Flow – Energized Focus
Flow is the mental state of operation in which a person in an activity is fully immersed in a feeling of energized focus, full involvement, and success in the process of the activity. Proposed by Mihály Csíkszentmihályi, the positive psychology concept has been widely referenced across a variety of fields.
According to Csikszentmihalyi, flow is completely focused motivation. It is a single-minded immersion and represents perhaps the ultimate in harnessing the emotions in the service of performing and learning. In flow, the emotions are not just contained and channeled, but positive, energized, and aligned with the task at hand. To be caught in the ennui of depression or the agitation of anxiety is to be barred from flow. The hallmark of flow is a feeling of spontaneous joy, even rapture, while performing a task although flow is a deep focus on nothing but the activity – not even oneself or one’s emotions.
Buzz terms for this or similar mental states include: to be in the moment, present, in the zone, on a roll, wired in, in the groove, on fire, in tune, centered, or singularly focused.
Conditions for flow
One cannot force oneself to enter flow. It just happens. A flow state can be entered while performing any activity, although it is most likely to occur when one is wholeheartedly performing a task or activity for intrinsic purposes.
There are three conditions that are necessary to achieve the flow state:
- One must be involved in an activity with a clear set of goals. This adds direction and structure to the task.
- One must have a good balance between the perceived challenges of the task at hand and his or her own perceived skills. One must have confidence that he or she is capable to do the task at hand.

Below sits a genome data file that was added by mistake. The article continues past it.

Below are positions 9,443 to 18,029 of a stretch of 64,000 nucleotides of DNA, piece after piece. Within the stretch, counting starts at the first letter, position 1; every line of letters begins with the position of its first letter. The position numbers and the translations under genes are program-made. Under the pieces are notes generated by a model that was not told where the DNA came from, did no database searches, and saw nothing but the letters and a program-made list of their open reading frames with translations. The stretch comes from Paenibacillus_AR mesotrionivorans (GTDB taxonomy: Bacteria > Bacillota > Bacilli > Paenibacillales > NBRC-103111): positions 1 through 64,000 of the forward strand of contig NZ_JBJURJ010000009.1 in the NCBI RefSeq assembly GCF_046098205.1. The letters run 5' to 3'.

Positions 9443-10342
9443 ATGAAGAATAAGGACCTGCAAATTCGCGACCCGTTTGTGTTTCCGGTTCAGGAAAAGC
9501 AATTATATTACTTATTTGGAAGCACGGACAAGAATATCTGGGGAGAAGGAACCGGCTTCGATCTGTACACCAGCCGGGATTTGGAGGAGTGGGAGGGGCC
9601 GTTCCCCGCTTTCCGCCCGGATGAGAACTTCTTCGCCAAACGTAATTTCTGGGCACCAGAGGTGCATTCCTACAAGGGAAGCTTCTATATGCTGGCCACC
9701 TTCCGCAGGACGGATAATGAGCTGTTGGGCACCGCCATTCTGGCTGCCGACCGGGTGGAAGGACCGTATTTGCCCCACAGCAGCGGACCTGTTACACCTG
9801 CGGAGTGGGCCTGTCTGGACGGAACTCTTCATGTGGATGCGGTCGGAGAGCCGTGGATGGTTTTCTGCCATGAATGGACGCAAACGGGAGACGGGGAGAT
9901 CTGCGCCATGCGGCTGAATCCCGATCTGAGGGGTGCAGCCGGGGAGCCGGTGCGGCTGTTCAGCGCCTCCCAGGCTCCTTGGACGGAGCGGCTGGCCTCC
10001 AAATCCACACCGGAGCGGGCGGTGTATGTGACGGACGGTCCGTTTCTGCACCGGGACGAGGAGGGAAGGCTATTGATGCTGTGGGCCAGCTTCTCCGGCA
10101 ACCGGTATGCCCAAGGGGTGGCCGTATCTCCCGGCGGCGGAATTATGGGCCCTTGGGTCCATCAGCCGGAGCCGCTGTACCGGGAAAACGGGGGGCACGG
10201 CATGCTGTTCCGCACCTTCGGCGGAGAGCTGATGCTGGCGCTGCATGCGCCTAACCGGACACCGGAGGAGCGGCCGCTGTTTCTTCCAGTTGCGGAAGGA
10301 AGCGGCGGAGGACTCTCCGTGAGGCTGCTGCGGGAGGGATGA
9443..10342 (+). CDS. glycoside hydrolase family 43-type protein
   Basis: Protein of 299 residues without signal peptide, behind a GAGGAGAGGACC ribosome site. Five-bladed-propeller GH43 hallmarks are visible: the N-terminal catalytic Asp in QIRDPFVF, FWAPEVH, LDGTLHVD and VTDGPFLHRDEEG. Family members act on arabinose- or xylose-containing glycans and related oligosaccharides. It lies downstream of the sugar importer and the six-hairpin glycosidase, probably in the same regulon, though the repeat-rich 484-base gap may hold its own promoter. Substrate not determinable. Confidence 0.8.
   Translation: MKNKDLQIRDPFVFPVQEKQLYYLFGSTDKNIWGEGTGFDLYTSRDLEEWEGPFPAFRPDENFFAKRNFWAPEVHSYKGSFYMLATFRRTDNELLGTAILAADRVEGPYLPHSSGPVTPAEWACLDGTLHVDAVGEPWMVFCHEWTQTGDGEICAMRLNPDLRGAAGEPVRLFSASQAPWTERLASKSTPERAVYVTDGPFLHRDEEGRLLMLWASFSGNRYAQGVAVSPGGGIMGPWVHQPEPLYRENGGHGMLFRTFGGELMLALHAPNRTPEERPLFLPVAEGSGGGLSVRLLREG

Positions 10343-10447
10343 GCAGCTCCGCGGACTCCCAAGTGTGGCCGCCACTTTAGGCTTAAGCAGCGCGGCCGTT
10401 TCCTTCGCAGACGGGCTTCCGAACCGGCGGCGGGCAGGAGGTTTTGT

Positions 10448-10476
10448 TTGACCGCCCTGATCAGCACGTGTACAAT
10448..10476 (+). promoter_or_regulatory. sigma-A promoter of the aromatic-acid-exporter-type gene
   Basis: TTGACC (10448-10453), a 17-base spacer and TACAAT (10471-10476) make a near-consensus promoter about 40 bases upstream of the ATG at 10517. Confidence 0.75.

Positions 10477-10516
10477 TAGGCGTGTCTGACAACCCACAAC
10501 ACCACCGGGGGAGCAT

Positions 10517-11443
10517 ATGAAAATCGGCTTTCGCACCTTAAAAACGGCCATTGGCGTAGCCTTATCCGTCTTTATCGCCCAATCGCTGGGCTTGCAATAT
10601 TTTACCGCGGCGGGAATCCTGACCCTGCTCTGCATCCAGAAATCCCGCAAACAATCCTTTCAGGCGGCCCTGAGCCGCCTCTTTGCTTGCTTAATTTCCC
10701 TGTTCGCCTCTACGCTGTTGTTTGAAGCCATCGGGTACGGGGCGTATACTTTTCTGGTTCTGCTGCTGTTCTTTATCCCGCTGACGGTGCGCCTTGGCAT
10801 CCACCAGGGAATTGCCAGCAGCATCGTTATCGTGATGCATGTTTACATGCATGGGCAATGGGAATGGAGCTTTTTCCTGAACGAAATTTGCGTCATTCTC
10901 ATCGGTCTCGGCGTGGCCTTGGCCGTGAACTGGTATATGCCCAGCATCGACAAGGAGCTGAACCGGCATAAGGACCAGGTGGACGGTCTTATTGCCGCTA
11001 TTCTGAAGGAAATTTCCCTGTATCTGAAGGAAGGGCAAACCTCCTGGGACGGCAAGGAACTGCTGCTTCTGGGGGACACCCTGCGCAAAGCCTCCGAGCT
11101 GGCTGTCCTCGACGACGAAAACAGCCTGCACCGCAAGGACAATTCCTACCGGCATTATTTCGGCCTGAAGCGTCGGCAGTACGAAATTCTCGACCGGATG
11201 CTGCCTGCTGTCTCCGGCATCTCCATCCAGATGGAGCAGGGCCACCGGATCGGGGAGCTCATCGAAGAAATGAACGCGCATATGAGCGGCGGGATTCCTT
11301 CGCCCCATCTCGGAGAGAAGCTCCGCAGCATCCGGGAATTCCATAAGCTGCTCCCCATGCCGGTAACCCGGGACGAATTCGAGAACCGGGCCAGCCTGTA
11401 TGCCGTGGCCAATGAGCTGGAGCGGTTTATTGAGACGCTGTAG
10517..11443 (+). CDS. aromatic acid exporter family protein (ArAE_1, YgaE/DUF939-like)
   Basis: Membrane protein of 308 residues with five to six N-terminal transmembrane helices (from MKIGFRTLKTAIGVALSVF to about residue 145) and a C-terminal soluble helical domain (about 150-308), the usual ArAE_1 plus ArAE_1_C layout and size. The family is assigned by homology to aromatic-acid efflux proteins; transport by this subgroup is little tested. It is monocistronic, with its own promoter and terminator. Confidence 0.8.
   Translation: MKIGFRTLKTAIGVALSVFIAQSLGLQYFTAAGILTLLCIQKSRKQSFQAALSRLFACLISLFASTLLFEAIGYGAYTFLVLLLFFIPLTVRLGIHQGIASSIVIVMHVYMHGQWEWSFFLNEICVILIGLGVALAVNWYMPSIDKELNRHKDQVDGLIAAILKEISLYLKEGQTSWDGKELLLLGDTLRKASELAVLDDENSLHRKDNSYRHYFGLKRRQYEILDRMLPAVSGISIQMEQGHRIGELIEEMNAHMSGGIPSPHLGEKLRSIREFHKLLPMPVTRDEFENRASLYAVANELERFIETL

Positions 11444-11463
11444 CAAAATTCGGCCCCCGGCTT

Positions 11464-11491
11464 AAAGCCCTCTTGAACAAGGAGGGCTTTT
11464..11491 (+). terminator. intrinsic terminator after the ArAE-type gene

- The task at hand must have clear and immediate feedback. This helps the person negotiate any changing demands and allows him or her to adjust his or her performance to maintain the flow state.
In 1997, Csíkszentmihályi published the graph above. This graph depicts the relationship between the perceived challenges of a task and one’s perceived skills. This graph illustrates one further aspect of flow: it can only occur when the activity at hand is a higher-than-average challenge (above the center point) and requires above-average skills (to the right of the center point). The center of this graph (where the sectors meet) represents one’s average levels of challenge and skill. The further from the center an experience is, the greater the intensity of that state of being (whether it is flow or anxiety or boredom or relaxation).
The autotelic personality
Csíkszentmihályi hypothesized that people with several very specific personality traits may be better able to achieve flow more often than the average person. These personality traits include curiosity, persistence, low self-centeredness, and a high rate of performing activities for intrinsic reasons only. People with most of these personality traits are said to have an autotelic personality.
It has not yet been documented whether people with an autotelic personality are truly more likely to achieve a flow state. One researcher (Abuhamdeh, 2000) did find that people with an autotelic personality have a greater preference for “high-action-opportunity, high-skills situations that stimulate them and encourage growth” than those without an autotelic personality. It is in such high-challenge, high-skills situations that people are most likely to enter the flow state.